Notice this section of the chapter uses the “if…then” Deuteronomic style as the first two did. In this section, God dealt with the right of inheritance. God gave no law about inheritance before this statute. Issues of inheritance arose before this such as in the life of Jacob and Esau. The secondary point of this section is the rights of children of an unloved wife. Overall, God gave this law to provide social order. If a father did not follow it, his disobedience to the law affected his spiritual life, as well as that of his family, and, in the end, Israel.
The law, in verses fifteen through seventeen, said the firstborn son of a father, whether of a loved or unloved wife, must receive a double portion of everything the father has. The right of the firstborn son to receive this was due to this son being the beginning of the man’s family, his strength. Because of this, the firstborn son must receive the father’s authority to lead the family when the father is no longer able.
The issue of multiple wives is not as complex as it would appear. God did not give the Israelites permission to have more than one wife. Jesus’ teaching on marriage in Matthew 19:3-6 recalls the Genesis creation account (Gen. 1:27 and 2:24) saying the two shall become one flesh, not more than two. Further, the tenth commandment says, “You shall not covet your neighbor’s wife,” (Exodus 20:12) presupposing one wife. Paul forbade church elders to be the husband of more than one wife. Remember, in the Bible, polygamy started with Cain, the murderer, not Seth the one from whose line Noah, Moses, David, and Jesus (Genesis 5) descended. Added to this, God forbade the kings of Israel to be polygamous (Deuteronomy 17:17). Hence God did not approve of it, but tolerated it. Under Mosaic law in Exodus 21:10, the LORD said, “If he takes another wife for himself…” God did not encourage polygamy. Knowing the hearts of men, though, He felt it necessary to guard the birthright of the firstborn son even if the mother of this son was unloved. God instituted this law for the firstborn son to protect children, just as He instituted the law for the captive woman in the earlier section to protect captives. Both groups of people had low status during this time.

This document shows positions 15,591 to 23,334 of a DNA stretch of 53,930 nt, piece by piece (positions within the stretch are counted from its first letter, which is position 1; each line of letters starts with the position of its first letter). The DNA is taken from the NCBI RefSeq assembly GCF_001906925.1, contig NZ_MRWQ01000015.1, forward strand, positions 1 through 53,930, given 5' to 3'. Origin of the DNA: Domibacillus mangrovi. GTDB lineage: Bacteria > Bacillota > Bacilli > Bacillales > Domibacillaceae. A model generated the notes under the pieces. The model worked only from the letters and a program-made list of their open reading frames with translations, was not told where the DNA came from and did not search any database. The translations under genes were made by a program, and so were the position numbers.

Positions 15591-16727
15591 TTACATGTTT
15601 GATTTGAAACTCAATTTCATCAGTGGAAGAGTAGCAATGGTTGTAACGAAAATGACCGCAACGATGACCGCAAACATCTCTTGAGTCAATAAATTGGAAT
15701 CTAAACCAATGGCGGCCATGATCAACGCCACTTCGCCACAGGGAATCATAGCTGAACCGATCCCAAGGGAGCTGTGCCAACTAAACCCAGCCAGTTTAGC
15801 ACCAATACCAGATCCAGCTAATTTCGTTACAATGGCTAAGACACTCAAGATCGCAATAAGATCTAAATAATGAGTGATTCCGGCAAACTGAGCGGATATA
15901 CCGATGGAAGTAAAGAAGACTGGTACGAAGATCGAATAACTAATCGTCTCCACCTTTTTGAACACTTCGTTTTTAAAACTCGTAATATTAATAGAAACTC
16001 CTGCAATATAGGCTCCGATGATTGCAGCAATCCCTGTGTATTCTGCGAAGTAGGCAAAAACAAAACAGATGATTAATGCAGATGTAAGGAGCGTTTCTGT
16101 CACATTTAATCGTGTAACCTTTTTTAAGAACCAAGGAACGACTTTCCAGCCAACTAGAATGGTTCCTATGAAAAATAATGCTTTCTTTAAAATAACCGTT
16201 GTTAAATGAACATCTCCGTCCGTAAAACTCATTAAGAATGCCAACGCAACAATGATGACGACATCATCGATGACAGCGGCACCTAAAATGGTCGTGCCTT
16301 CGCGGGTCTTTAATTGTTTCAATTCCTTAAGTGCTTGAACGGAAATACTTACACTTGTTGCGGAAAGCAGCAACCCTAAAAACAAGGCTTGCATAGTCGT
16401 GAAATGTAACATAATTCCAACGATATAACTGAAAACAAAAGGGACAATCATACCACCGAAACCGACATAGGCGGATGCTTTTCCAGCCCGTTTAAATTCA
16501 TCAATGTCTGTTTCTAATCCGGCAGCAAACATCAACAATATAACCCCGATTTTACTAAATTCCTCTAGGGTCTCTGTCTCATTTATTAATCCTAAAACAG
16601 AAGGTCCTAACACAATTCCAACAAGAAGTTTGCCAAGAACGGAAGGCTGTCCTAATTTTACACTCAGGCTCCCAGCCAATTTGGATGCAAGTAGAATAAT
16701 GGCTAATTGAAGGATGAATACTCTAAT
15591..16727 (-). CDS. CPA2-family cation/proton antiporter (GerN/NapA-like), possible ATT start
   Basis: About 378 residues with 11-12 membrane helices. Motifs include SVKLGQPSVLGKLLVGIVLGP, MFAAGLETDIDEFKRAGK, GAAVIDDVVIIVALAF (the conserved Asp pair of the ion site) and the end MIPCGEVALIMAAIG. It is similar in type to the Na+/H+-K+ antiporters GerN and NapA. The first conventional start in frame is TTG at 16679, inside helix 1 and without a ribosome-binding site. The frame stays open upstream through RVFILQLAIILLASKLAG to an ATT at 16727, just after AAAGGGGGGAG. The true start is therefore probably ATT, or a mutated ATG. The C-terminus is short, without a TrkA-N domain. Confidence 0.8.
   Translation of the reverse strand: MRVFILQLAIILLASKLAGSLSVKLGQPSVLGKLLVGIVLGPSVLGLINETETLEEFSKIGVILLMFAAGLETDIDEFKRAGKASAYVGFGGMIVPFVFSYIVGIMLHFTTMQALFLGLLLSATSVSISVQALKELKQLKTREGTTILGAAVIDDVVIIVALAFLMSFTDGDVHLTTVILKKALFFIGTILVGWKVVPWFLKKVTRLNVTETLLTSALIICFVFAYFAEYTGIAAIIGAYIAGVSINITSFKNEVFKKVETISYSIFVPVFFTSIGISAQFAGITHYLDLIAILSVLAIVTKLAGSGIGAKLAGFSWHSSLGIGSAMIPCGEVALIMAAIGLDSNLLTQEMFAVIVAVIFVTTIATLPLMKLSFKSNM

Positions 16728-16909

Stubborn and Rebellious Son.
This law is one of the hard sayings of God. Once again, the issue was being right in the eyes of God, as stated in verse nine. By being right with God - following/obeying God - the people were pure and God could live among them. In this section about domestic relations, a very difficult situation arises, a stubborn and rebellious child. I am sure parents of every generation either heard about or had this type of child.
Moses taught the Israelites to teach their children Yahweh’s laws when they rise up, lay down, go out, and come in (Deuteronomy 6:7 and 11:19). He taught with the fifth commandment that children were to obey their parents. This is the first commandment that carried a promise with it – to have a prolonged life. With a promise, a curse is implied, the same curse the Israelites received from God if they did not keep (shamar – hear, listen, and obey) His laws. Moses taught, too, what to do about a person who goes astray from God’s laws and statutes – the local Levites or the priests would offer judgment on the situation. God intended His laws to apply to people of every age in Israel, even children.
When the teaching and the discipline of the parents was inadequate to keep a child from being disobedient so he or she became stubborn and rebellious, God provided the statute to deal with this recalcitrant child. Moses used an “if…then” statement again to show this was a law and a person always had two choices – obey or disobey – with two resultant outcomes – promise or curse. In verses 18-19, Moses said,
If any man has a stubborn and rebellious son who will not obey his father or mother and when they chastise him, he will not even listen to them, then his father and mother shall seize him and bring him out to the elders of his city at the gateway of his hometown. [NASB]
First off, the word “stubborn” is the Hebrew word carar and means to rebel or have a dogged determination not to change one’s attitude or mind about something even if a good reason is given to do so. The stubborn child spoken of in this passage dug his feet in the ground and became immovable by force or reason. The word “rebellious” in the Hebrew is marah and means contentious and resisting authority or control. This child is one who will do what he wants to do when he wants to do it without considering the consequences to himself or other people.